For the fourth year in a row, Donald Trump dominates our list of the whoppers of the year.
Before he entered politics as a presidential candidate in 2015, we had never singled out one person as the most egregious teller-of-falsehoods in these year-end wrapups. But he continues to force our hand. We can’t ignore the evidence, and the evidence is overwhelming.
We selected 10 of Trump’s whoppers, and there were many more that could have made the cut.
The president exhibits a penchant not only for making inaccurate claims, but for adding new embellishments when he repeats them. For instance, his frequent false claim that “U.S. Steel is opening and expanding seven different plants,” became “eight or nine” in one retelling.
Trump also makes claims for which he offers no evidence, and the White House declines to provide any. One example: Trump claims an Uzbekistan national who was arrested for a deadly terrorist attack in New York City brought 22 people with him into the U.S. through “chain migration.” There’s no evidence that the man brought even one relative, and it would be impossible under the immigration system to bring “his uncle, his aunt, his brother, his nephew,” as the president claims.
Among his most newsworthy falsehoods were his denial that he knew anything about a hush-money payment to porn star Stormy Daniels during the 2016 campaign and his claim that he “never said Russia did not meddle in the election.”
Trump may have stood apart in 2018, but he, of course, wasn’t the only politician making false claims. Democrats Alexandria Ocasio-Cortez and Rep. Adam Schiff, House Speaker Paul Ryan and Republican Rep. Mo Brooks, and Democratic midterm ads all made false and distorted claims about the unemployment rate, tax cuts, payments by the government to the Trump Organization and rising sea levels.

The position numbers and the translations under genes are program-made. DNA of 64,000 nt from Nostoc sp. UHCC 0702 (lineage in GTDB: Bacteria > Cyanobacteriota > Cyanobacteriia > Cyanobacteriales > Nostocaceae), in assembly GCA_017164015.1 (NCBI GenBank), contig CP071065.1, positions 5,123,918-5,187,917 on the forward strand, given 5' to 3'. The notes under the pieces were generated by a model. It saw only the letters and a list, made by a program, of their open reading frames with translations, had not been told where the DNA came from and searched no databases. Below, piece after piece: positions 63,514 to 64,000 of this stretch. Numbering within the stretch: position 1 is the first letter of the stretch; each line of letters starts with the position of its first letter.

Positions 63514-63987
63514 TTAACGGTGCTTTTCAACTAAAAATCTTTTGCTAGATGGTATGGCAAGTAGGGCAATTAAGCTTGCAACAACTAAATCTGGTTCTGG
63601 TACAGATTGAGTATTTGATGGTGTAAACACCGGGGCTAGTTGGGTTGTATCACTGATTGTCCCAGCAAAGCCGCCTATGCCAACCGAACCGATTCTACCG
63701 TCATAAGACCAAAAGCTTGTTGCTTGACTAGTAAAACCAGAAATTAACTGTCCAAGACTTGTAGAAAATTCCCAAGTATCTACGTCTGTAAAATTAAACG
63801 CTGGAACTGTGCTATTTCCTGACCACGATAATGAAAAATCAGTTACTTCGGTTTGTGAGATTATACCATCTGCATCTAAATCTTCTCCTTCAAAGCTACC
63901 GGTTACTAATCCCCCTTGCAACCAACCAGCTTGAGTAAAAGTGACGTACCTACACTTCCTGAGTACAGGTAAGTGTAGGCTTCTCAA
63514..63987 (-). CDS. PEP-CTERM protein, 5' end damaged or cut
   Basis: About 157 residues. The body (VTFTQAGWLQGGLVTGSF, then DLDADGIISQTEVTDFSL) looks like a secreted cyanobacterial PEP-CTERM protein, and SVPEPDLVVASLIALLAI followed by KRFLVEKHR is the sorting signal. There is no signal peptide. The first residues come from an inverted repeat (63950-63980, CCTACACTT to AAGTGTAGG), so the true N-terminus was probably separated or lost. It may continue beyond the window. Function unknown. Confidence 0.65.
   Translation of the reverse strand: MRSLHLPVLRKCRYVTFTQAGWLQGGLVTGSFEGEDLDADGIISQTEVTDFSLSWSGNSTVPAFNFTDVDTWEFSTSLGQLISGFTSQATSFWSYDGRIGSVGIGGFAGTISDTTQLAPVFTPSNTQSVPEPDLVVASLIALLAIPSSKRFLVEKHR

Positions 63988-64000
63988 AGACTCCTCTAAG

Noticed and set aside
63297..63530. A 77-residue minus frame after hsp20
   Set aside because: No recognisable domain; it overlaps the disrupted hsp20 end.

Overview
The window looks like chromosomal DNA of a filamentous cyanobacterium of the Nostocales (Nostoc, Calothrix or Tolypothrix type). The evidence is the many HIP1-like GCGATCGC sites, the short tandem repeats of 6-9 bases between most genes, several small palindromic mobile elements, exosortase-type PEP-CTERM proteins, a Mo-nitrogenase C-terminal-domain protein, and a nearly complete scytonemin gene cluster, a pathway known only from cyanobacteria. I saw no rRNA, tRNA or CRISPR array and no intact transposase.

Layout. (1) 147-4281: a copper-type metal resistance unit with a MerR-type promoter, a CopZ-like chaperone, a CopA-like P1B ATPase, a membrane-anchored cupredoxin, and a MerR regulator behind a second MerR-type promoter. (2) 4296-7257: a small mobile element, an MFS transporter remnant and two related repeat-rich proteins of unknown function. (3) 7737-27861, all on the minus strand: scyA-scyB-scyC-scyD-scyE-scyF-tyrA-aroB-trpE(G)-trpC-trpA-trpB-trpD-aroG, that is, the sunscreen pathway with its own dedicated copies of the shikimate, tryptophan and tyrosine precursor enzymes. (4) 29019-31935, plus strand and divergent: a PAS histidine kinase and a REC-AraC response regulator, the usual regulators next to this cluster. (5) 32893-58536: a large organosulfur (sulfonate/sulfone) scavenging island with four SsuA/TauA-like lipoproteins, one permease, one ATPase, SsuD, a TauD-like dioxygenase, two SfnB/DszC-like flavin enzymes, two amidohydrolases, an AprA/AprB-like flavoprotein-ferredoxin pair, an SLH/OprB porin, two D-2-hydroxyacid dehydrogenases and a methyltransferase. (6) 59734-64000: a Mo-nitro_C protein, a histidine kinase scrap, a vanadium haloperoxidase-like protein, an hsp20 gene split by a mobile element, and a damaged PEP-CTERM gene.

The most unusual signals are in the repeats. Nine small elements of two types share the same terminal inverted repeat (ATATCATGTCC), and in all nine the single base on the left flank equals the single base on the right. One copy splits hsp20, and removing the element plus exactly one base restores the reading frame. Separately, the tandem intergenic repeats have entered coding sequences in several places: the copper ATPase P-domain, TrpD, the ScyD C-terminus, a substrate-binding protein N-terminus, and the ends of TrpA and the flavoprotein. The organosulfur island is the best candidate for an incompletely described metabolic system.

The Russian president rounds out our list this year. Putin falsely asserted that business associates of a man who had lobbied for a U.S. law sanctioning Russians had given $400 million to Hillary Clinton’s presidential campaign. Those affiliated with the firm donated just $17,700.
We give more detail on these whoppers and others in the video and analysis below.
The Payment to Stormy Daniels
In August, a guilty plea by Trump’s former personal attorney Michael Cohen exposed a string of falsehoods and contradictory statements from the president and his staff.
Cohen admitted that he arranged — “at the direction of” Trump — payments totaling $280,000 during the 2016 campaign to silence two women who claimed to have had extramarital affairs with Trump. One payment was $130,000 to porn star Stormy Daniels.
Yet in an exchange with reporters on Air Force One on April 5, Trump denied knowing anything about it, saying, “No. No. What else?” when asked if he knew about the payment to Daniels.
For months, the White House had denied the allegations about the affair and payment. In January, when the Wall Street Journal first broke the story, the White House said in a statement: “These are old, recycled reports, which were published and strongly denied prior to the election.”
In early May, Trump and his personal attorney Rudy Giuliani acknowledged that the payment was made to Daniels, but both claimed that Trump had repaid Cohen through a monthly retainer that wealthy clients typically have with lawyers. Trump claimed he had no knowledge of how Cohen used the retainer. The Justice Department, however, in announcing the plea agreement with Cohen, cited internal company emails and invoices that show “there was no such retainer agreement, and the monthly invoices COHEN submitted were not in connection with any legal services he had provided in 2017.”
Cohen admitted to receiving $420,000 from the Trump Organization to reimburse him for the payment to Daniels, plus expenses and a bonus, and to arranging for a $150,000 payment to a second woman, Karen McDougal, who claimed to have an affair with Trump. Cohen said in court that the payments were made to the two women “for the purpose of influencing the election.”
Cohen pleaded guilty to two counts of campaign finance violations.
On Twitter the week of Dec. 10, Trump called the hush-money, “a simple private transaction,” and said he “never directed Michael Cohen to break the law. He was a lawyer and he is supposed to know the law.”
In a Dec. 16 interview on ABC’s “This Week,” Giuliani accused Cohen of changing his story on the hush-money payments over time. When told “so has the president,” Giuliani responded: “The president’s not under oath.”
On Twitter in September, Trump rejected Puerto Rico’s official estimate of 2,975 hurricane-related deaths after Hurricane Maria, saying the death toll was “6 to 18 deaths.” He falsely claimed Democrats had produced the higher estimate “to make me look as bad as possible.”